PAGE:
Of note, both Harvey Dent’s origin, and the title of “Superman’s Reign” were a nod to Jerry Siegel and Joe Shuster’s original prototype concept for “Superman”, where a maniacal (bald) madman gains incredible mental powers through a chemical formula and takes over the world.
6. Nightmask / Adam Blackveil
Publisher: Marvel Comics
First Appearance: Avengers #1 (2012) [gestating] / Avengers #3 (2013) [fully formed] / Avengers #6 (2013) [as Nightmask]
Created By: Jonathan Hickman & Jerome Opena
Powers/Abilities: Techno-pathy; Energy Halos; Portal creation; Energy blasts; Matter manipulation; Genius-level intelligence; Trans-dimensional travel; Cosmic awareness; Immortality
An artificial being created by Ex Nihilo (your typical super-powered ET with “good intentions”) as the “perfect human”, this biological automaton known as “Nightmask” or “Adam Blackveil” (depends on who you ask) was endowed with cosmic powers. He was recruited by the Avengers shortly after his creation and aided the heroes in subverting the “White Event” (a sort of Marvel multiverse “Crisis”) threatening Earth 616, which became a universe-hopping adventure with Earth’s Mightiest Heroes. Although he died, in true comic book fashion, was resurrected when the universe restarted. Since his debut however, Nightmask has since fallen into obscurity, preferring to not get involved in the run-of-the-mill cosmic super-heroics.
With powers comparable to Starbrand, Nightmask may be on the same level as the Power Cosmic/Uni Power, which imbues most (if not all) of the more god-like cosmic beings in the Marvel Universe. The full extent of his potential, I feel still needs exploration.
5. Apocalypse / En Sabah Nur
Publisher: Marvel Comics
First Appearance: Marvel Graphic Novel #17 (1985) [unnamed] / X-Factor #5 (1986) [full reveal]
Created By: Bob Layton, Louise Simonson & Jackson Guice
Powers/Abilities: Immortality; Super strength, speed and durability; Teleportation; Size-alterations; Telekinesis; Telepathy; Technopathy; Adaptive metamorphosis; Regeneration; Power bestowal; Celestial energy manipulation; Super-genius level intellect; Self-sustenance
Born over 5,000 years ago in ancient Egypt, En Sabah Nur was the first mutant. Raised by a desert marauder, En Sabah Nur ended up being entombed alive. But for his mutant power of longevity and self-sustenance he did not died and was eventually unleashed into the modern era. The extensive/exhaustive history of this character is too long, even to summarize effectively; but suffice to say, he is the #1 mutant menace of the X-Men. He’s pretty much the Ultron of the Avengers. Driven by the philosophy of “survival of the fittest”, old Apocalypse tries to bring about the end of humanity to cull the weak from the strong (man or mutant alike). The X-Men often have to go all out to take down this baddie, and have often teamed up with other X-villains to do so. There was even an alternate timeline called “Age of Apocalypse” (1995) dedicated to his reign over Earth. He’s often accompanied by a quartet of “mutated” mutants (often coerced or brainwashed) based on the Four Horsemen in the biblical book of Revelation; although the actual Horsemen changes with each new appearance/resurgence of Apocalypse. I haven’t even touched on his alien armor being derived from esoteric cosmic god-like beings called “Celestials”!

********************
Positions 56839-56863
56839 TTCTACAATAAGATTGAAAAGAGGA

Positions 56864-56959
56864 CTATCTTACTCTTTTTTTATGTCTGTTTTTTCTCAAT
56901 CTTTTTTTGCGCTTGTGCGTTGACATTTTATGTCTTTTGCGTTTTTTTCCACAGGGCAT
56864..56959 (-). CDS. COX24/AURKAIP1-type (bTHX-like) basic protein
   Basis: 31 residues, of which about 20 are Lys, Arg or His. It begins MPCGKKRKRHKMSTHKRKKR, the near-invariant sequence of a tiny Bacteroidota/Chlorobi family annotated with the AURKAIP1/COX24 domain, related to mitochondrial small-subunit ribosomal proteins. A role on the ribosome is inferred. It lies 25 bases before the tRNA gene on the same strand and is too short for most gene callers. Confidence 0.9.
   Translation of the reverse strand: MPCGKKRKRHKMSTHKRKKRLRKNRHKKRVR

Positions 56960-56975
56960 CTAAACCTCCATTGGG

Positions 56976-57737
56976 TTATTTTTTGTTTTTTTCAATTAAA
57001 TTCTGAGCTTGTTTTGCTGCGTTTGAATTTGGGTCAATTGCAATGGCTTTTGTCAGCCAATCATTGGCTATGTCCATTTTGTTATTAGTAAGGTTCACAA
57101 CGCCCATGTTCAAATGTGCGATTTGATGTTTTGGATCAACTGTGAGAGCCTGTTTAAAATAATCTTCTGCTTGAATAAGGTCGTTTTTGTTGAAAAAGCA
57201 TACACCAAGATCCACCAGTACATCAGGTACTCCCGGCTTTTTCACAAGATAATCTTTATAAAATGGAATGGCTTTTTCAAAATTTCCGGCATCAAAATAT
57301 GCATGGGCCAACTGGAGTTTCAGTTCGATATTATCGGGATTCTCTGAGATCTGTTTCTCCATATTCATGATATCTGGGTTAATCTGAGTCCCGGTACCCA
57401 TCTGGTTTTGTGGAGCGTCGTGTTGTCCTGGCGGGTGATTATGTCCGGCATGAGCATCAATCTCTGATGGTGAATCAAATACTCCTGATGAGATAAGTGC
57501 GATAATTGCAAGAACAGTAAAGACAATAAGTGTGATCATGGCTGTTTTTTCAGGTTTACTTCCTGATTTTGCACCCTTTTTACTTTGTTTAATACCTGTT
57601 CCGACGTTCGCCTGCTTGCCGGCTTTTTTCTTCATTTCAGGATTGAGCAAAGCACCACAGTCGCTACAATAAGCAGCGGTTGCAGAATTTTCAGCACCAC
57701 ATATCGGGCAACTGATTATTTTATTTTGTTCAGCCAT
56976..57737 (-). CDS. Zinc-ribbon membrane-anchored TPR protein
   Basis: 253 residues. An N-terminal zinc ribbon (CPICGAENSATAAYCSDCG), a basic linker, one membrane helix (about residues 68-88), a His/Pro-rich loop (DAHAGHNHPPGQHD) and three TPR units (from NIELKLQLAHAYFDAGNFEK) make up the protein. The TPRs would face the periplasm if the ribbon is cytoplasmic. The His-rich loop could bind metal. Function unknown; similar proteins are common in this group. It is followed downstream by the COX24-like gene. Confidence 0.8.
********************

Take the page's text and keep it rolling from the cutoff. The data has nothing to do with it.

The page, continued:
This guy has been resurrected more than once, took down Dracula, singlehandedly took on the entire roster of X-Men several times, scarred/traumatized many of its founding members over the years, and then some. He’s still a current player in the X-Books so watch out – there is no stopping the Apocalypse!
En Sabah Nur was voiced by Lorne Kennedy in the original “X-Men” animated series back in the 90s, and portrayed by Oscar Isaac in the ill-received, self-titled “X-Men: Apocalypse” (2016). Apocalypse was also a prominent antagonist in numerous X-Men videogames. Out of all the characters on this list, even though he isn’t thee most powerful, Apocalypse is certainly the most maleficent.